December issue 2011
Shazia Zuberi Brings Clay to Life
By Amna R. Ali | Art | Arts & Culture | Published 11 years ago
met Shazia Zuberi a day before her solo exhibition at the Chawkandi art gallery last month, while she arranged her artwork in the gallery space. Her new body of work titled Attrition was placed at several heights in the room on stands and even on the floor, on rounded grey stone, and in clusters and clumps. The purpose, said the artist, was to recreate a primal setting and natural configurations for her clay creations, a sort of native environment to illustrate their representation of the age-old proof of civilisation. “I believe that these pieces comprising geological forms, heads and pebbles, should be outside in their natural environment,” says Shazia.
The standing stone-like edifices from her repertoire though immensely small, less than a foot in height, are reminiscent of the ranges of mountains in North Pakistan, as if extracted from them directly. Her stone-like clay constructions are embellished in places with markings and script and are in hues of mountain stone that conjure up the colours of those immense edifices — grey, slate and rust.
Shazia employs several techniques to give the appearance of natural stone to her pieces, adding flux to slip glazes, basically lowering the temperature of the clay bodies or glaze, allowing it to gloss, giving the impression of being unearthed from the ground.
Shazia says this particular collection is born out of her love for geology. She enjoys the use of muted, slate-like strong, natural colours in her standing edifices, as well as the various shades of blue that symbolise water, employed in her glazed bowls, pebbles and stones. Each piece has a tactile reality symbolising its habitation in a natural environment.
“I feel I can’t relate to bright colours like deep red,” says Shazia as she shows me a small, highly glazed bowl from a past series, and then compares it to her current stones and pebbles, some created with natural holes with a glazed finish to give the impression that water has flown through them since time immemorial, and some in pumice form, as if having reached that particular appearance after centuries of lying in water and earth, or some with the feel of larva stone, evolved over millennia.
“This is a personal and internalised show,” says Shazia. “Conceptually the pieces portray our ethical and moral decay. The work is a comment on the corruption and political decay that we see now and, through my work, this is being documented in history through stone. “Attrition, which means erosion, relates directly to what nature does to stone, and what man does to himself,” she explains.
As each period in time is measured by the progression of behavioural and cultural characteristics, pottery and ceramics are vessels of communication, as are stones and rocks that compress time and events via geology and man-made imprints; markings, art and script.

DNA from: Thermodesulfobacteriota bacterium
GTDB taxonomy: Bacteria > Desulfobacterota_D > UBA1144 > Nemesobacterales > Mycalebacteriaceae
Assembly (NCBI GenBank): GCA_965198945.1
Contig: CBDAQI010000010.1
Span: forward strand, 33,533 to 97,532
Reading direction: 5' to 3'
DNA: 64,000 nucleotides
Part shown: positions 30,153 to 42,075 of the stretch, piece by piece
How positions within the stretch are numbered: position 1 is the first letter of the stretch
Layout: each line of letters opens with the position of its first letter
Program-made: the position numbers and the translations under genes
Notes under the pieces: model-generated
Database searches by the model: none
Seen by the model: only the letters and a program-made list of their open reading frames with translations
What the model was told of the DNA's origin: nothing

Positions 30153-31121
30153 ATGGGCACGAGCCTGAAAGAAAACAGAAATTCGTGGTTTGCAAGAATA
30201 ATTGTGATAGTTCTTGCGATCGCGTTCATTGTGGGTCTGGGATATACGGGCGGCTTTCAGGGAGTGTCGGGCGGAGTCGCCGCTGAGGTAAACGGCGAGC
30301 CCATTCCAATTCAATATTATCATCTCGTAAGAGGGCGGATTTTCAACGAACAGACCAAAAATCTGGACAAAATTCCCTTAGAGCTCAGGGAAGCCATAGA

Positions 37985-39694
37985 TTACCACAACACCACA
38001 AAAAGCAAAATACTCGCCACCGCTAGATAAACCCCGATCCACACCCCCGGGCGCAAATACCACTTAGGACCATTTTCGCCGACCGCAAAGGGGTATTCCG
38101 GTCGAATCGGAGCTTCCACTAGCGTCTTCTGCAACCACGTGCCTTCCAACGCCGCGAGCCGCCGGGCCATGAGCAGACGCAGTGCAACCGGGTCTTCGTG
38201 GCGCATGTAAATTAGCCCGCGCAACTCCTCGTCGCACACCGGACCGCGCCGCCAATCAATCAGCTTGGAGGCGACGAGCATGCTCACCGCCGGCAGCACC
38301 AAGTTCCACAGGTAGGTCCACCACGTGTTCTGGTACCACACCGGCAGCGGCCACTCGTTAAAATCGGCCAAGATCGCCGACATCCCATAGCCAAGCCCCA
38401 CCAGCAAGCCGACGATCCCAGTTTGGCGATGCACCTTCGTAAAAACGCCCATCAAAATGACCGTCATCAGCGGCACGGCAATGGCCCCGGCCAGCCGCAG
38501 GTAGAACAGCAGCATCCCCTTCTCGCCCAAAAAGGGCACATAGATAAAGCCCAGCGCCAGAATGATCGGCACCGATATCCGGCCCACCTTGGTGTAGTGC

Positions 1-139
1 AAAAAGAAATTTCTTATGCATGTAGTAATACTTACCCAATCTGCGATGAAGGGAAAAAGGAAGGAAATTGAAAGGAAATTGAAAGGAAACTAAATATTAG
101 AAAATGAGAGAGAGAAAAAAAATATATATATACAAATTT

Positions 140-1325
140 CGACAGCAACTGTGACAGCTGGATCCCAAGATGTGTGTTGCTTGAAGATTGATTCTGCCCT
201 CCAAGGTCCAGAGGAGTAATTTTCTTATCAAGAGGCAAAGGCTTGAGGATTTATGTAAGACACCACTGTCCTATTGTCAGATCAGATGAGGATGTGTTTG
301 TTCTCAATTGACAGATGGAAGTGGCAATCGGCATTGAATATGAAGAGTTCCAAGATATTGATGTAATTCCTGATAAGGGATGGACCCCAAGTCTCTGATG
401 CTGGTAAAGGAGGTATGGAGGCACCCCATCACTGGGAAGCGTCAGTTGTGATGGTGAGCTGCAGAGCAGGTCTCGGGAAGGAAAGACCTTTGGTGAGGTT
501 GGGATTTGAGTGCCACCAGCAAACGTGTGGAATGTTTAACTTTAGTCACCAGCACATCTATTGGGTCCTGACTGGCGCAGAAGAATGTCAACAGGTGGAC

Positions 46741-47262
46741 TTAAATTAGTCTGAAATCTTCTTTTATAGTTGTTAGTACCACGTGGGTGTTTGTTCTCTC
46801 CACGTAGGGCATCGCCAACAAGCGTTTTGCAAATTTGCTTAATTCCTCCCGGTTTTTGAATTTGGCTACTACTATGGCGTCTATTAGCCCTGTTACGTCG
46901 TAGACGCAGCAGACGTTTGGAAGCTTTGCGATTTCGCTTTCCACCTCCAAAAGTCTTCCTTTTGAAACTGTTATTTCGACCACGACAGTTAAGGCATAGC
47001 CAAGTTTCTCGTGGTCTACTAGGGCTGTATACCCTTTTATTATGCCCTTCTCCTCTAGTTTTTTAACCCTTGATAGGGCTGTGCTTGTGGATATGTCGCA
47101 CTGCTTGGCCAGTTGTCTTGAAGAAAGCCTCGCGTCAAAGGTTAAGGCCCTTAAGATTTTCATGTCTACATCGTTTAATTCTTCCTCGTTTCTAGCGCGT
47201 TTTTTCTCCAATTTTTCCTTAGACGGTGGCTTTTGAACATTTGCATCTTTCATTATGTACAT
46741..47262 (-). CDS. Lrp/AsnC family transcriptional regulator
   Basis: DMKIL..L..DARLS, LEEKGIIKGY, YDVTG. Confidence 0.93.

Shazia’s conceptual format dwells on the coming together of man and nature. The work speaks profoundly about the age-old proof of civilisation etched in stone. The rock-carvings in Pakistan along the Karakoram Highway, and specifically the large body located in the Gilgit-Baltistan area, can be seen as a template for the markings that inhabit Shazia’s body of ceramics.
For example, Shazia employs the Markhor, Pakistan’s national animal, as a regular symbol on her rock-like structures and ceramic forms — she uses it as a metaphor for the people of Pakistan. Shazia’s primal heads all have ritualistic markings — used differently in each piece — to mark the individuality of every human being. On some heads Shazia inscribes her thoughts in the Urdu script, which though not decipherable, depict the artist in contemplation.
“These human figures and etchings on stone are a proof of us and our civilisation,” says Shazia. “The purpose is ‘us’ being documented in time.”
The artist employs Arabic script on her clay works and inscribes Ya Allah, Ya Wahab, Ya Rahman, Ya Rahim on her clay pieces; she believes that when things go wrong — as they have gone so terribly wrong in current times — human beings rely on prayers, and derive the strength to move forward. Shazia uses a repetitive internal chant to God, invoking several names of Allah, very much like the Sufi practice of Zikr.
Shazia started working tenaciously for this exhibit in May earlier this year, but was beset with several issues not of her making, mainly electricity load-shedding in Karachi, whereby her electric kiln could not function properly, even after being sustained by a small generator. Temperature changes in the kiln ruined the firing of several pieces and they had to be abandoned halfway to completion. “There are several pieces lying in my garden, I’ve embedded them in the flowerbeds, there is so much lost work I have to contend with,” she says. She believes a gas-fired kiln could be an alternative but with the expected gas load-shedding in the coming winter months, the situation would be quite similar. With these impediments, the cost of production of each piece doubled and trebled and the prices are higher than they used to be.
Shazia’s work is a thoughtful contribution to the body of modern ceramics in the country; its conceptual breadth is an important analysis of the condition of modern Pakistan.
This article originally appeared in the December 2011 issue of Newsline under the headline “The Art of Clay.”
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The writer is a former assistant editor at Newsline